Like many other folktales of the arctic region, Yup’ik folklore emphasized keeping children safe from the elements and the dangers of being alone and ill-prepared. This folktale is no different, but it definitely gave me goosebumps the first time I heard it over an early-winter bonfire.
A very long time ago, in the Cape Prince of Wales, in a village off the shore, there once lived a poor orphaned boy with no one to look after him—because he had no one to care for him, he often found himself being forced to do the bidding of all the other villagers. Every single villager treated him cruelly, especially when they all gathered in the kashim—the men’s communal building where they gathered to stay warm, eat, and keep company during the cold winter months. One particularly blustery night, while the snow was falling harshly upon the village, the other villagers told him to leave the kashim to see if the weather was getting any worse. Due to the fact that he was an orphan, he had no one to make him skin boots or warm clothes, so he objected. It was too cold and the boy did not wish to go outside but was driven out of the kashim anyway. Upon returning inside, he told the others that it had stopped snowing, but the weather had gotten even colder. Every so often, the men would drive him back out into the elements, just to torture the poor boy.
Finally, the boy came in, stating that he had seen a ball of fire that looked like the moon coming over the hill to the north, but the men simply laughed at him. They accused him of seeing things and told him to go back out and to look again, that he might see a whale coming over the hill instead. When the boy quickly returned inside, he looked scared and reported that the red ball had come nearer to the kashim and that it was right outside of the house. Once again, his words were met with laughter, but the boy was truly frightened and hid within the kashim. As the men were still laughing, a large fiery figure appeared on the gut-skin covering over the vent in the ceiling and it appeared to be dancing. The men were both scared and captivated by the figure and did not notice the figure creeping through the passage into the room on its elbows and knees. The figure was a frightful sight—a human skeleton that with a brief wave of its hand somehow caused all of the men in the room to follow it, as it crawled through of the passage to the outdoors. Under the spell of the skeleton, the men followed it to the edge of the village until every last one of them had died of the elements, at which point it vanished.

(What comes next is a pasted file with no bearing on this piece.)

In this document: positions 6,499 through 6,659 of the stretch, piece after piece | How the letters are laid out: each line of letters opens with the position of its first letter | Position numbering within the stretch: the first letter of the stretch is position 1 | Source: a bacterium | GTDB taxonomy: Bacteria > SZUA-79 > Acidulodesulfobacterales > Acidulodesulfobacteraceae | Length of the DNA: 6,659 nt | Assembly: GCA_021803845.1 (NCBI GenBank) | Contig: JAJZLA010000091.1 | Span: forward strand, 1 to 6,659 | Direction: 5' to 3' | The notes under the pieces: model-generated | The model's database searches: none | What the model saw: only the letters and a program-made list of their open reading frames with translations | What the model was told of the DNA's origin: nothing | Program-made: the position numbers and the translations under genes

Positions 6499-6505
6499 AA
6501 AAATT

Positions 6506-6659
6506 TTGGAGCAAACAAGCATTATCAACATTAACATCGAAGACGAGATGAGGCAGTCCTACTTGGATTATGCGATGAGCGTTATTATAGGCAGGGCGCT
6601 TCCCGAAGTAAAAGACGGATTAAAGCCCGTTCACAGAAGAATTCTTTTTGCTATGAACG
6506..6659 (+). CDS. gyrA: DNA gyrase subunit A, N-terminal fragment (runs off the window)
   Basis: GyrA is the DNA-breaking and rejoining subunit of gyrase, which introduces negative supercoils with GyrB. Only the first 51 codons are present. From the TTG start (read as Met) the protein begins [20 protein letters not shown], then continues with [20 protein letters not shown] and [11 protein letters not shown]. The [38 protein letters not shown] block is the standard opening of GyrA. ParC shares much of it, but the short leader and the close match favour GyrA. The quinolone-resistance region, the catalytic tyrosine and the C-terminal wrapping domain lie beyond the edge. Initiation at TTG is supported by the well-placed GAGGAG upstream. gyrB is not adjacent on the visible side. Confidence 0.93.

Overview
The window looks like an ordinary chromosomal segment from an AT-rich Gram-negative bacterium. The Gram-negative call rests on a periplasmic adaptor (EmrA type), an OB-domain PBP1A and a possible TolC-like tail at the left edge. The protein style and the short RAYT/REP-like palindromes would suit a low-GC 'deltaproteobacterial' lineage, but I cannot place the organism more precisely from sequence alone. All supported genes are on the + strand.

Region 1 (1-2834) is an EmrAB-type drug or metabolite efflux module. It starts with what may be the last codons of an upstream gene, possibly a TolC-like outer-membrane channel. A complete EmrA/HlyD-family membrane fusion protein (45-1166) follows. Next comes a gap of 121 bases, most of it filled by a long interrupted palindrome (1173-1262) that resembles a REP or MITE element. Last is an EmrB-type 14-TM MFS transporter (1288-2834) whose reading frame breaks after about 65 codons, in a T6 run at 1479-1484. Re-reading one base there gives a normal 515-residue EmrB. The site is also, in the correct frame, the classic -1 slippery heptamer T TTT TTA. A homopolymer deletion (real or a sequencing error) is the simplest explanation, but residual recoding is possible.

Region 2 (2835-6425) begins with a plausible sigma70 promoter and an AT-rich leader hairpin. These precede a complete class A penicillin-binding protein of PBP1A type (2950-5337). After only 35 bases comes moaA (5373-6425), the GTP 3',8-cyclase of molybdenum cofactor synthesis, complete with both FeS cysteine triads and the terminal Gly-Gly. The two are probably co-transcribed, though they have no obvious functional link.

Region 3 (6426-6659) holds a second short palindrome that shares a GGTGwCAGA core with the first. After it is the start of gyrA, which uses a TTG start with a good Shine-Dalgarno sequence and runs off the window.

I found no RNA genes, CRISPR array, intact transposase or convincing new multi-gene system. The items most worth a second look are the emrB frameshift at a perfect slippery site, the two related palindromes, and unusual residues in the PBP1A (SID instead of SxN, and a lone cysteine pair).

Other villagers returned from fishing to find the rest of the men of the village had died, bodies scattered over the snowy landscape. They entered the kashim finally, finding the orphan boy who recounted the entire story and how the men had died—investigating where the tracks of the skeleton had come from, they followed the tracks through the snow, up the side of the mountain. The tracks ended when they came upon an ancient gravesite—it was the grave of the boy’s father.
Author. Artist. A little bit Alaskan. Mary lives with her dog in a rural cabin outside of Fairbanks, Alaska. They explore the bounty of the Alaskan wilderness during the summer and cozy up in their log cabin during the winter.